BACK to Cartagena once more; back to where he had started.
He had led an army of New Granadans away from their homeland and now he returns alone, without a single man; and yet the people receive him with acclaim. His great deeds in Venezuela had been watched with avid interest, his constant reports and proclamations to the Congress received with appreciation: the honors he had heaped upon their heroes, Giradot, Ricuarte and D'Elhuyar, had created the warm gratitude and confidence in him which had been their object. The people of Cartagena hear his words with enthusiasm and offer him quarters in a palace which had formerly been the residence of the bishop.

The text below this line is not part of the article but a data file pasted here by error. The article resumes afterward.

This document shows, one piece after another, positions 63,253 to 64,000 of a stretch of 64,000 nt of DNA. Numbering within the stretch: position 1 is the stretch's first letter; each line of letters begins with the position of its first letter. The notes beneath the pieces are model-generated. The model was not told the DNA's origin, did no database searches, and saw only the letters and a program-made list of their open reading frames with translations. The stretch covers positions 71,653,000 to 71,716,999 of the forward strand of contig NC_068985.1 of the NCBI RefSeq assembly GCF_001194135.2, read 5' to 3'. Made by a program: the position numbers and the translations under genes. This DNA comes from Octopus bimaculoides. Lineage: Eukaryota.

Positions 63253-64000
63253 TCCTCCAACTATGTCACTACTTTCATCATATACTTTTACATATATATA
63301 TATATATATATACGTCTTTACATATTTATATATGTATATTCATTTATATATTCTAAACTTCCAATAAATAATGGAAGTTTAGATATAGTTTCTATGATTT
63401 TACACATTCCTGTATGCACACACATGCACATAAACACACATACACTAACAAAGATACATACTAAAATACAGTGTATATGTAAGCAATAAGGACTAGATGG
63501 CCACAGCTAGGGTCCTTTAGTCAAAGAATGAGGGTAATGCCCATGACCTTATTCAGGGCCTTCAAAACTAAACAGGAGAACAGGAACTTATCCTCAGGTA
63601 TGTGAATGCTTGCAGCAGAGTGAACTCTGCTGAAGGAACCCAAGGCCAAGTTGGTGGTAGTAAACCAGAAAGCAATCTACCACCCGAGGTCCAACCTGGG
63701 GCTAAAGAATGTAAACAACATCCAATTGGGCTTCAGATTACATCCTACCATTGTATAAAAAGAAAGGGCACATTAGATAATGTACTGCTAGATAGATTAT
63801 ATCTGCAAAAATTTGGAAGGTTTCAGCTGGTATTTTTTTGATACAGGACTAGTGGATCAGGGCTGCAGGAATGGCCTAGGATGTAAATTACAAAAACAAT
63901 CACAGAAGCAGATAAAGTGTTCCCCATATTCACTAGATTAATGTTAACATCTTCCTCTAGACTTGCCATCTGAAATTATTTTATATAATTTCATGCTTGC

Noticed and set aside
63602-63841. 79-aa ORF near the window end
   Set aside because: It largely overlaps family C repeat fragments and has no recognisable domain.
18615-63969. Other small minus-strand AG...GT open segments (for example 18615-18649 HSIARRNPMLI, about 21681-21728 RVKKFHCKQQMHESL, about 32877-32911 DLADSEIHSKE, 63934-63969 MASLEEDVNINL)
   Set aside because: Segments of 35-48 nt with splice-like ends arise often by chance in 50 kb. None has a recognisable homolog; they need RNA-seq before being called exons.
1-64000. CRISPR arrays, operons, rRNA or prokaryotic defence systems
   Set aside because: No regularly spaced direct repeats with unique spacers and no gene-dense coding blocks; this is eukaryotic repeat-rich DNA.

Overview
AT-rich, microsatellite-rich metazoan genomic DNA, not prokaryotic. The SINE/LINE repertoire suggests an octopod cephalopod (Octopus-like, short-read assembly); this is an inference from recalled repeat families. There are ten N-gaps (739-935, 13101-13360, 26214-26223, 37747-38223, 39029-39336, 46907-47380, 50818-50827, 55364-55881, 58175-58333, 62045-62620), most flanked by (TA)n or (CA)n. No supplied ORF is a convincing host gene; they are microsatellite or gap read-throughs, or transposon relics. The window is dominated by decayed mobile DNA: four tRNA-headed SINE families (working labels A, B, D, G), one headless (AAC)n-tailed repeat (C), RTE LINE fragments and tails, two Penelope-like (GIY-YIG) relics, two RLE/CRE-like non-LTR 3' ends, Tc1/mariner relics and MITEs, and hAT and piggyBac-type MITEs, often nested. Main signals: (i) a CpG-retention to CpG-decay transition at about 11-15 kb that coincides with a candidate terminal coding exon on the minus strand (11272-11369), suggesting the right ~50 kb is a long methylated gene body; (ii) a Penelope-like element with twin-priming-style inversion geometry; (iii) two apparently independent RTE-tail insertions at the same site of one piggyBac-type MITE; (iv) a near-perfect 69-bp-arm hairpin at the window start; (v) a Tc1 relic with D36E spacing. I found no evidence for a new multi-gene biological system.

Also living in the palace is Isabel Soublette, her sister and mother--the sisters and mother of Carlos Soublette, Miranda's half-French aide, who had been chided for being half Venezuelan. Bolívar is separated for the time from his Señorita Pepa, who had fled to the Antilles with the refugees from Caracas. Isabel is lovely, with long red hair. Bolívar pays ardent court, with his usual success; and the Soublette family become regular members of his entourage. Carlos becomes Bolívar's aide and serves him for all the remaining years of his life.
It is an interesting study, affording insight into the psychology and morals of the times, to observe the attitude of the people toward the Liberator's love affairs. There is never a word of criticism written of him anywhere; and his mistresses were accepted with all respect